One Among Many

The self in social context

The Curse of Free Will

Be careful what you wish for.

Eve & apple
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And god cursed man; he gave him free will.

~ The Book of Cain, 2:1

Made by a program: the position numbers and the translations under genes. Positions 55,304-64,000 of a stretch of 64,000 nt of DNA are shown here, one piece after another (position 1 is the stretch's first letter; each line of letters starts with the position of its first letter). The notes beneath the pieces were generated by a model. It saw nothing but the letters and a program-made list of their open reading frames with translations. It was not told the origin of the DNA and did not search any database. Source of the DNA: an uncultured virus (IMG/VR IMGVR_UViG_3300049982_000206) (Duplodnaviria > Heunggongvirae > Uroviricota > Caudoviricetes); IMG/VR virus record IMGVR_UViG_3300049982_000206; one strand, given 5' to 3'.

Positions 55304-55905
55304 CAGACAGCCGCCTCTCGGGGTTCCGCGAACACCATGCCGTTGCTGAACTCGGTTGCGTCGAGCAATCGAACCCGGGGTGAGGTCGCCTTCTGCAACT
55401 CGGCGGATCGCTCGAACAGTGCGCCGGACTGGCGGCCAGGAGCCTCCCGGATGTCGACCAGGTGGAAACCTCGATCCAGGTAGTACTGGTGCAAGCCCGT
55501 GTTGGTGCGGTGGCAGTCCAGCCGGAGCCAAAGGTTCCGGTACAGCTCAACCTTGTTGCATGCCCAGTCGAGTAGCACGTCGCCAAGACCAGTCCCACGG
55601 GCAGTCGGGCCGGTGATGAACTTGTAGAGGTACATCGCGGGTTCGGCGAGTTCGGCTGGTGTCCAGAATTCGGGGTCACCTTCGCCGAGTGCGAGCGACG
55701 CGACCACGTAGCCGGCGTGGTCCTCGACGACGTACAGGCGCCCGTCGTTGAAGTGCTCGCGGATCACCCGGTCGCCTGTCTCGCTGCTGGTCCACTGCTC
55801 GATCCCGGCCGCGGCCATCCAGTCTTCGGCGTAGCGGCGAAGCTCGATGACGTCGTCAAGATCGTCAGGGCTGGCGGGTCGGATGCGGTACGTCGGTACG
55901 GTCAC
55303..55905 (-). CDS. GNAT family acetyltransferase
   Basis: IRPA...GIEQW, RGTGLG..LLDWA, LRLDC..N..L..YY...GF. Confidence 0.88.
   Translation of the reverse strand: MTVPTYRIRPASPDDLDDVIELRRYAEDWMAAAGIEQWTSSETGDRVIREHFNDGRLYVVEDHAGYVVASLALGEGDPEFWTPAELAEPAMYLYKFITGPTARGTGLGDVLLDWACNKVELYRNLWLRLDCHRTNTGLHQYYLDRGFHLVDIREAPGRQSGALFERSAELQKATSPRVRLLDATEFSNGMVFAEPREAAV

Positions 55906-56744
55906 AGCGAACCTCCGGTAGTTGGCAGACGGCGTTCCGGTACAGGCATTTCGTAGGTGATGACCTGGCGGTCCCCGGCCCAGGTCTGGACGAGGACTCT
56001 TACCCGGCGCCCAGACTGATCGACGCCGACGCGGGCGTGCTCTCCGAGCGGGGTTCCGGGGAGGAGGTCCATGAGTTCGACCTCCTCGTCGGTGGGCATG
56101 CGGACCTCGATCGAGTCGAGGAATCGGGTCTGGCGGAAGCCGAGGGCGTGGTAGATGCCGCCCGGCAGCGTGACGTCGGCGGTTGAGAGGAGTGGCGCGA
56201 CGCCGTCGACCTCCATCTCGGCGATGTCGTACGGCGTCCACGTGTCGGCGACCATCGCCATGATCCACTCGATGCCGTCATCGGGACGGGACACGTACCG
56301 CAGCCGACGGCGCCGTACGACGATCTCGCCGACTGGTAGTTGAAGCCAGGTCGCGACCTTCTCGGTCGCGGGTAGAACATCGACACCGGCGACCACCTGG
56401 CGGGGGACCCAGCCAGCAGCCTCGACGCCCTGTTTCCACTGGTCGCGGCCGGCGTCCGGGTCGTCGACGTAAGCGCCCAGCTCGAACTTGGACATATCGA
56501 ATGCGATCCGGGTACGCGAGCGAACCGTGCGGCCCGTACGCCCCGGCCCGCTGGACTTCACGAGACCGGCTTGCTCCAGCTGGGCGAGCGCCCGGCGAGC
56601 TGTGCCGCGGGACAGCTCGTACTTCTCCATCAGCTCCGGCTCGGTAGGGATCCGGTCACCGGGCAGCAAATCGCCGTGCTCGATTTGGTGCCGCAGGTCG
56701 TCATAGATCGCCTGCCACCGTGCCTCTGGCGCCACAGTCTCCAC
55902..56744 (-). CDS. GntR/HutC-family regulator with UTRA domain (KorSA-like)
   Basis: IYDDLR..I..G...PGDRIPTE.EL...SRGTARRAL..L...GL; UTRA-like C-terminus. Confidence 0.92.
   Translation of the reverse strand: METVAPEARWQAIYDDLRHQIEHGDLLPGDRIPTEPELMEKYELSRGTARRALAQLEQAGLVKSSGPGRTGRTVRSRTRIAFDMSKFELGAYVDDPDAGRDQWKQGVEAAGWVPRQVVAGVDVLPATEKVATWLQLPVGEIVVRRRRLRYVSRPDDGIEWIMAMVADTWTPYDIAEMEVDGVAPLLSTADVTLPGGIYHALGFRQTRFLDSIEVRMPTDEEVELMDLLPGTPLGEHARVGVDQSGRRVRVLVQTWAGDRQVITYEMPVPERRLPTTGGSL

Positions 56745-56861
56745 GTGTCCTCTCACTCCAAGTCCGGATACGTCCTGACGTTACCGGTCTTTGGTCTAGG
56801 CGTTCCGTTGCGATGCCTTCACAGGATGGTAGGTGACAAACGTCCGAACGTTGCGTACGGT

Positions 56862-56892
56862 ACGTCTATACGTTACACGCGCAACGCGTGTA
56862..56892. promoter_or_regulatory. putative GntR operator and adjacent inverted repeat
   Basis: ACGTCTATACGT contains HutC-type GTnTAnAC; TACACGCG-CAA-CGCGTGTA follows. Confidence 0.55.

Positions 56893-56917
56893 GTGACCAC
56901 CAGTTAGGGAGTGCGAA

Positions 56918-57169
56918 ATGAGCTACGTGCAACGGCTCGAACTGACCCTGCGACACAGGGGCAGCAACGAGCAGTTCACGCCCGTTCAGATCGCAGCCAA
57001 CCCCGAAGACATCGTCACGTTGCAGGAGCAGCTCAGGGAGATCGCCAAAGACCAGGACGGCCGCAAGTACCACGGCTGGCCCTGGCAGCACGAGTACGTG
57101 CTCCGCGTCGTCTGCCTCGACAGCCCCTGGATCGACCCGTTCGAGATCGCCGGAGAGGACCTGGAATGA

Psychologists have discovered the profitability of framing their work as if it were an examination of free will. Why not follow the money? Economists and other behaviorists have long held that it would be foolish not to. So I won’t complain, just note. Self-regulation and self-organization are two sets of phenomena, which, despite being wholly deterministic, lend themselves to free-will framing. Now come Rounding et al. (2012) to close the loop. In a new paper in the clastic Psychological Science (icono- and otherwise), they report that they got their participants to exert more self-control by exposing them to religious concepts. These participants who, while descrambling sets of words, came across terms such as divine, god, sacred, or prophet, drank more of an unsavory liquid (study 1), waited longer to get more money (study 2), persisted longer when trying to complete an impossible task (study 3), and responded faster in an interference paradigm (Stroop) than controls did.